Writing for broadcast is actually a lot different than writing for print or radio. The lead is the same, however. It is supposed to grab the audience’s attention, but people today are more distracted while watching tv than they have been in the past. The lead is important because it needs to make the audience aware of the thing they are about to watch.

A broadcast story happens in more of a circle than a print story. The story should come full circle at the end. Soundbites are a large part of writing for broadcast stories. They provide natural sound and an inside opinion or look at the story being covered. It is important to write sentences leading into and out of them in a way that introduces the bites but doesn’t sound redundant.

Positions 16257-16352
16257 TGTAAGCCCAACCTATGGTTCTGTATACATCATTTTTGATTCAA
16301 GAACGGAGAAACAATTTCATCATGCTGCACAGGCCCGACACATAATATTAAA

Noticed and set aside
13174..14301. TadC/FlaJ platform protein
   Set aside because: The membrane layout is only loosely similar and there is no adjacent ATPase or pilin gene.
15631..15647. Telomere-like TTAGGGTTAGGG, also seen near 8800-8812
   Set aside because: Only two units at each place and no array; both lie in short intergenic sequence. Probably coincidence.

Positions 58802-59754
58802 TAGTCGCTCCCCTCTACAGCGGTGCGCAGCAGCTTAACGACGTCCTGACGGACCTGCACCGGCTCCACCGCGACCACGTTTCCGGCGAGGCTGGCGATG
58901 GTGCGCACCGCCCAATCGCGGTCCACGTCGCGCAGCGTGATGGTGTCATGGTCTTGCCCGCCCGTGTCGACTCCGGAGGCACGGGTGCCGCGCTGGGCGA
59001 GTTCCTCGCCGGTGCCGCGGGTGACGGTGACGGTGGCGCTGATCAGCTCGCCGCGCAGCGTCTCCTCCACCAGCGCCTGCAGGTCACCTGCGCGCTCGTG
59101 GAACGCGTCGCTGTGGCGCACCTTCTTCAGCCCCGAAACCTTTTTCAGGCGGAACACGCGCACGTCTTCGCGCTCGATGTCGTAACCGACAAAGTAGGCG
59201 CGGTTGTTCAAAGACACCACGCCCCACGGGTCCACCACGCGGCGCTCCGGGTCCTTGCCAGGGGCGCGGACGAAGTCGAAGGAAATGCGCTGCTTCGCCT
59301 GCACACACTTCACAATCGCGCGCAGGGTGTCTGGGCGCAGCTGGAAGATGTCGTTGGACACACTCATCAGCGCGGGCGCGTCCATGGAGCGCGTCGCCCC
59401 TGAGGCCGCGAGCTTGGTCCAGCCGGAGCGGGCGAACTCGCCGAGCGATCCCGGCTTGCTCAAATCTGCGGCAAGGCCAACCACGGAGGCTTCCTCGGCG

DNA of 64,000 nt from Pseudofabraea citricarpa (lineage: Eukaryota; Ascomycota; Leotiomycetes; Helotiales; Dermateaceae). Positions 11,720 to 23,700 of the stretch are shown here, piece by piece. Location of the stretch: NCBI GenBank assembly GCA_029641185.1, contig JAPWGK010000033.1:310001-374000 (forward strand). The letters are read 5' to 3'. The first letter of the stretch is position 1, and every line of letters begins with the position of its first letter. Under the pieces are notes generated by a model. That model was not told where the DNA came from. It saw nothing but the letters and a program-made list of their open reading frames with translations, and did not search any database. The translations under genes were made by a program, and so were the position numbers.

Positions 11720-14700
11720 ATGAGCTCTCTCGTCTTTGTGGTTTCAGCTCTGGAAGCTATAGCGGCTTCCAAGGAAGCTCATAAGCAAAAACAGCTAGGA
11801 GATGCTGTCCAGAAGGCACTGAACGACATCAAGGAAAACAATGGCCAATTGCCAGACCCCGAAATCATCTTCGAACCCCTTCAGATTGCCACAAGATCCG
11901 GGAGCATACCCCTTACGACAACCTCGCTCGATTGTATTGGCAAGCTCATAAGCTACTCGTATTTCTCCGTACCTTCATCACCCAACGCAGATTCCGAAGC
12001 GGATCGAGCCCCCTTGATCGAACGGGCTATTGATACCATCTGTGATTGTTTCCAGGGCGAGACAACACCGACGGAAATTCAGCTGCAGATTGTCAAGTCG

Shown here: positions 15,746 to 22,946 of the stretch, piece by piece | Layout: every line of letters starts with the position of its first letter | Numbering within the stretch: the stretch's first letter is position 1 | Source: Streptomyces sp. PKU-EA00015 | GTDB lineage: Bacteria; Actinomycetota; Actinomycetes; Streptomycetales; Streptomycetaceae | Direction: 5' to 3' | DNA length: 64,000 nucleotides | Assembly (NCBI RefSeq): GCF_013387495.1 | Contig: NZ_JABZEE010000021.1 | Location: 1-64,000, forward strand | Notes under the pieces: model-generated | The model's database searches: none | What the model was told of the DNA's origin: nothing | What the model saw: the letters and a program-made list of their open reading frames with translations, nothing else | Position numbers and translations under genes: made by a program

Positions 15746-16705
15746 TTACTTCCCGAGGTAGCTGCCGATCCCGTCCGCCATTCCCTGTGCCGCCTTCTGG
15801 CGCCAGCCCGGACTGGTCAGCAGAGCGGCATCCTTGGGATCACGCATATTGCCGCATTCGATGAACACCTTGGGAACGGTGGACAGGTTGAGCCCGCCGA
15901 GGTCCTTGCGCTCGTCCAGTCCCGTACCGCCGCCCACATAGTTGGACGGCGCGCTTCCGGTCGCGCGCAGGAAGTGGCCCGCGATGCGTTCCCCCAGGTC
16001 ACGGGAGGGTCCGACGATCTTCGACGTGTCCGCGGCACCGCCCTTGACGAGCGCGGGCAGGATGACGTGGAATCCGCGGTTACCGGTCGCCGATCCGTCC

Digital video is important because it shows the audience exactly what is happening. With radio and print, the audience has to visualize what they are hearing. Video allows the audience to hear AND see the story. Storyboarding is an important aspect of digital video. Laying out the exact shots and scripts in order gives the writer a better idea of how the story is going to turn out. Using a variety of shots also helps to make the story more interesting. KISS (keep it simple, stupid) is a good rule of thumb. having too much information or footage can be just as harmful as not having enough.


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